It’s not the newest news, being about two weeks old, but it’s fascinating.
Scientific Blogging reports on the St. Andrews Air (STAIR) Battery, which has the potential to smooth out the delivery of electricity from renewable energy sources, such as wind or solar, removing the peaks and valleys that happen when the wind dies or the sun sets. Read the report here.
The battery uses oxygen from the air to help it do its work, giving it a smaller footprint than other batteries, which are completely self-contained. There’s a neat diagram at the link.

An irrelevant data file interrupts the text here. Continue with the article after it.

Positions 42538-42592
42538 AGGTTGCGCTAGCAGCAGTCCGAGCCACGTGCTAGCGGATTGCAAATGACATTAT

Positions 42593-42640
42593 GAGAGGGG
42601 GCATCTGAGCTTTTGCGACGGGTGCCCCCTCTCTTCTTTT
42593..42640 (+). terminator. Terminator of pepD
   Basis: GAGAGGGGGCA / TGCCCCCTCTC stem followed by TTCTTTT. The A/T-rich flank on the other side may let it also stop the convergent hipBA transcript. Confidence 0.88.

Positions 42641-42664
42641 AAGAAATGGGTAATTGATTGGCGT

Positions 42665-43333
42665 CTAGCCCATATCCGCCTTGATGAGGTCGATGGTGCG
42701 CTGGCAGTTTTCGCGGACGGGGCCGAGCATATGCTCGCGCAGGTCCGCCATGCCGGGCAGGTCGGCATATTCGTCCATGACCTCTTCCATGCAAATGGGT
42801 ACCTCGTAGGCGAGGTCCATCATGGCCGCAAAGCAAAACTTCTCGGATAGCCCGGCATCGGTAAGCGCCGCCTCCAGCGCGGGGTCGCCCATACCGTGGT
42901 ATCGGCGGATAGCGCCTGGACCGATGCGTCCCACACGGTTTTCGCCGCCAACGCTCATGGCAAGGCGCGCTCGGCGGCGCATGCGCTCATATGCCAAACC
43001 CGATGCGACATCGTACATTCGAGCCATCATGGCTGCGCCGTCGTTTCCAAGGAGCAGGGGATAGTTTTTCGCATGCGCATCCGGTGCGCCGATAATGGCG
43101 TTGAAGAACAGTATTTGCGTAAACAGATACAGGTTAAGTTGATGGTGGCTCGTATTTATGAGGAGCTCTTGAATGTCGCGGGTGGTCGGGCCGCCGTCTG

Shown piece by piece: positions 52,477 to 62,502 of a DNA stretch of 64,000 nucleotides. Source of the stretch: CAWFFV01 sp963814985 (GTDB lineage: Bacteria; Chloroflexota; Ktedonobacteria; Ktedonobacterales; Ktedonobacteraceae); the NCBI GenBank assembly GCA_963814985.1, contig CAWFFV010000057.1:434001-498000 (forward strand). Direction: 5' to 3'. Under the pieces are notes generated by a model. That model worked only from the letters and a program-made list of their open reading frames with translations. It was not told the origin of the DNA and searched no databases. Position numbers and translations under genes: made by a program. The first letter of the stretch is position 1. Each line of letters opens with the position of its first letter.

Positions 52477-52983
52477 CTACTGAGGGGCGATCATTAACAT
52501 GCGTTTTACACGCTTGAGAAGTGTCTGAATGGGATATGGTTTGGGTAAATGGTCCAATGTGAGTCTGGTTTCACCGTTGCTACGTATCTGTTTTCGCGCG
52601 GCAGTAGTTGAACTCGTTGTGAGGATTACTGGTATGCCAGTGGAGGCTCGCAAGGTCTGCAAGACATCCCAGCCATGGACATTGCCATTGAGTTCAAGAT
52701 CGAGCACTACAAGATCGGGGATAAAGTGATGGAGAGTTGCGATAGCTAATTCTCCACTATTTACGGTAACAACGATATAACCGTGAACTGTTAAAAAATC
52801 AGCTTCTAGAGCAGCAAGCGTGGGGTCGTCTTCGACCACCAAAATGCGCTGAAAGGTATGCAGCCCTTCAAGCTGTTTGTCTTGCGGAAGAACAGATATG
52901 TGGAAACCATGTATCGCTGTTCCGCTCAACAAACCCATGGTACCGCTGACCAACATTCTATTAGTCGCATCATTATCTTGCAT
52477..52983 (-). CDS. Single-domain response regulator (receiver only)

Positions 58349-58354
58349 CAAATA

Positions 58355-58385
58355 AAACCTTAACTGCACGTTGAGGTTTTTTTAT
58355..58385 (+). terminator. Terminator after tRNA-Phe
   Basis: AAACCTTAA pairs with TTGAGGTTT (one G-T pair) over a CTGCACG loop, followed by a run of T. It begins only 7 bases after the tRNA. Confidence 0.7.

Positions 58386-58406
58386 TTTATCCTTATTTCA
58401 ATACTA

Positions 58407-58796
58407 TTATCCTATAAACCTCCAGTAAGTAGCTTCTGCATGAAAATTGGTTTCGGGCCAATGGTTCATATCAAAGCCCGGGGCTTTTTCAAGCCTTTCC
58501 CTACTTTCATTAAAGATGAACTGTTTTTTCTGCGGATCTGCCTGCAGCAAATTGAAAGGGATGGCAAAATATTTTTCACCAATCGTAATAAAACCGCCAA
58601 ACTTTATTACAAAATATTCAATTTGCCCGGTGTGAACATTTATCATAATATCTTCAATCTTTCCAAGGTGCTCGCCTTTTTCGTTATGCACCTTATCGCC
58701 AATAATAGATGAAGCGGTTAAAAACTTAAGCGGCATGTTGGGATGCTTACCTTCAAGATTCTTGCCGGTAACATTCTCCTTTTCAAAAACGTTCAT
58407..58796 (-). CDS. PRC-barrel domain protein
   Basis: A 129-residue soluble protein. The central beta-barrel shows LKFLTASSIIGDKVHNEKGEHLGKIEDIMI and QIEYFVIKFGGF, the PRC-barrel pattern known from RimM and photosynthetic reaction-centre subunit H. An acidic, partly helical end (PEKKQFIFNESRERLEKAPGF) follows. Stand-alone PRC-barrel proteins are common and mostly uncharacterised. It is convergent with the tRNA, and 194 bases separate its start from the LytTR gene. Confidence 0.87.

An excerpt is below the fold.
Improved capacity is thanks to the addition of a component that uses oxygen drawn from the air during discharge, replacing one chemical constituent used in rechargeable batteries today. Not having to carry the chemicals around in the battery offers more energy for the same size battery. Reducing the size and weight of batteries with the necessary charge capacity has been a long-running battle for developers of electric cars.
Principal investigator on the project, Professor Peter Bruce of the Chemistry Department at the University of St Andrews, says: “Our target is to get a five to ten fold increase in storage capacity, which is beyond the horizon of current lithium batteries. Our results so far are very encouraging and have far exceeded our expectations.”